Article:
He said: “Those who are not of a tradition can actually learn and share their childhood together and will be able to stand for respect, integrity and tolerance if situations become aggressive . . . if you learn about that at an early stage it will continue to inform your reactions as an adult.”
Michael Nugent, chairperson of Atheist Ireland, said Dr Selim’s version of inclusivity is ‘not practical.’
Nugent said: “If he wants schools to promote specific beliefs of other groups then he should recognize that the Islamic schools should also openly respect atheism and other religious views.
“The only realistic way you can have proper inclusivity in education is to have a system that is neutral rather than one than manifests all beliefs.”
Boko Haram Has Turned Many Women Beggars, Says Group
September 15, 2014
A group University of Maiduguri Muslim Women Association (UMMWA) has complained that the Boko Haram insurgency in the Northeastern region has made many women and girls beggars in the area.
The coordinator of the group established to foster unity at the university community, Hajiya Hassana Ibrahim Waziri, said it is alarming the rate at which women and girls are now begging on the streets of Maiduguri due to the insurgency affecting the state.
Hajiya Hassana who was speaking at the weekend in Maiduguri at a workshop organised for domestic and casual women workers of the university, said one of the objectives of the group is to discourage street begging by women and girls.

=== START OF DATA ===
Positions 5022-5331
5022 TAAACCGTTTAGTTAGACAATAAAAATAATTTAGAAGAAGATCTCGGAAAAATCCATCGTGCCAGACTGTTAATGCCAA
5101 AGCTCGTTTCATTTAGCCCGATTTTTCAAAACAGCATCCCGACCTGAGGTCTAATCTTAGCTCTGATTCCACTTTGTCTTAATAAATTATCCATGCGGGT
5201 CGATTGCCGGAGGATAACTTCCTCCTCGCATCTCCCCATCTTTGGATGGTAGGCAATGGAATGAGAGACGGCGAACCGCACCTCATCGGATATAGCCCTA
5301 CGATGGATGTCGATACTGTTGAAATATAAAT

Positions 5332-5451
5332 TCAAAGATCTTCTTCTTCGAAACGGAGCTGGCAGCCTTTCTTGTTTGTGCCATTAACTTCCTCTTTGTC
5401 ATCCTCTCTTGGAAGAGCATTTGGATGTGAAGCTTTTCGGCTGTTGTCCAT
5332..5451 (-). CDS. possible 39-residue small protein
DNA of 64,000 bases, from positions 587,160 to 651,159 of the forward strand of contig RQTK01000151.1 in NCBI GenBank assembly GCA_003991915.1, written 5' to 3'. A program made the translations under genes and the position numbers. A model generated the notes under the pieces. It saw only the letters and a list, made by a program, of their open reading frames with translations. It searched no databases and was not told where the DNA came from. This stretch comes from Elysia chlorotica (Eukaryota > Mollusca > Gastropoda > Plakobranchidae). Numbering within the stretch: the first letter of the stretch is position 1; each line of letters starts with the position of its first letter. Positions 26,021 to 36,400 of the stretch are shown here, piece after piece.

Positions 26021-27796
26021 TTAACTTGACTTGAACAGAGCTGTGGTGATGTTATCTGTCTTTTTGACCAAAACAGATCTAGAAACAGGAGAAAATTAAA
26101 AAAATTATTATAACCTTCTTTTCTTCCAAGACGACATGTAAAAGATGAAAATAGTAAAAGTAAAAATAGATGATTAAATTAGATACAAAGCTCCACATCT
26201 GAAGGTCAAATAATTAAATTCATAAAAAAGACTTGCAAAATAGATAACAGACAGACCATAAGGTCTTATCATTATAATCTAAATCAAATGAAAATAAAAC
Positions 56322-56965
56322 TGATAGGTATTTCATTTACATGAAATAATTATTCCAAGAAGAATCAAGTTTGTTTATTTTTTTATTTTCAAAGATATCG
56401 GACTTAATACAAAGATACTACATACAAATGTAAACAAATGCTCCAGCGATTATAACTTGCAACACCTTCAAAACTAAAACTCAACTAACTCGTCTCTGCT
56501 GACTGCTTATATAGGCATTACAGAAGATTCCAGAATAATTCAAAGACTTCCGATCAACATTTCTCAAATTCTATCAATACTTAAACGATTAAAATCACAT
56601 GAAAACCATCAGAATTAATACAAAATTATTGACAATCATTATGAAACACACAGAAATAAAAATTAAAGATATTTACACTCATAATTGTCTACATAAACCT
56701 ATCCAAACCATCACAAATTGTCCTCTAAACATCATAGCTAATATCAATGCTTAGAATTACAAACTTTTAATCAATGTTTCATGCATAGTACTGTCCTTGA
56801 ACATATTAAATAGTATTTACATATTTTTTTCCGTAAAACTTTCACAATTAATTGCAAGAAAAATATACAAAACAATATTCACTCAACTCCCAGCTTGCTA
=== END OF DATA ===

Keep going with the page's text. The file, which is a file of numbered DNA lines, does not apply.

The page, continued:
According to her, the workshop was organized in partnership with the Nigeria Stability and Reconciliation Programme(NSRP), to inculcate savings culture in the women and girls working as domestic workers at the university.
St. Paul Woman Unexpectedly Leaves Home For Syria
September 15, 2014
ST. PAUL — The week she disappeared, the biggest worry on the mind of the 19-year-old St. Paul woman seemed to be what to wear to a friend’s bridal shower.
The shy Muslim woman hated to shop and typically wore a loose-flowing Hijab. Seeking a new look, she tried on her sister’s western-style dresses and fretted over the ones that clung too tightly. Finally, she chose an orange and white dress, shimmery brown cardigan and fitted headscarf.
That was Aug. 20. Two days later, she left her house around 5 p.m. in her new clothes. Around midnight, she called her mother to say she’d stay at her friend’s apartment if she couldn’t find a ride home.
She didn’t come home. The next day, she didn’t call. The family began to panic.
A day later came a 6 a.m. phone call that would change all their lives: She was in Syria.
The girl said she’d gone to study the Quran, and her sister says she has sounded content in several calls since. But her family worries she is in a very dangerous place, a war-torn region that continues to lure Minnesotans for jihad.
“She did say, ‘I’m sorry.’ She kept repeating, ‘I’m sorry I left, mom. I’m not in the city anymore, but I promise I’ll come back,’” said her sister, who agreed to be interviewed on the condition that MPR News withhold her name and her sister’s name.
A federal grand jury now is investigating the movements of young Minnesota men enticed to travel to Syria in hopes of joining brutal militants, including the Islamic State in Iraq and Syria, known as ISIS. Federal authorities have confirmed that a man with Minnesota ties has died fighting for ISIS. A second Twin Cities man is believed dead.
The conflict is also starting to draw women from the West to assist the fighters.
The St. Paul woman’s departure has sent her family on a frantic quest for answers. They’ve met with mosque officials and the woman’s friends to find out how a woman with no job or travel documents could have made the trip to a bloody war zone. The family now believes a Twin Cities friend lent the woman her passport (the friend told relatives the woman had stolen it).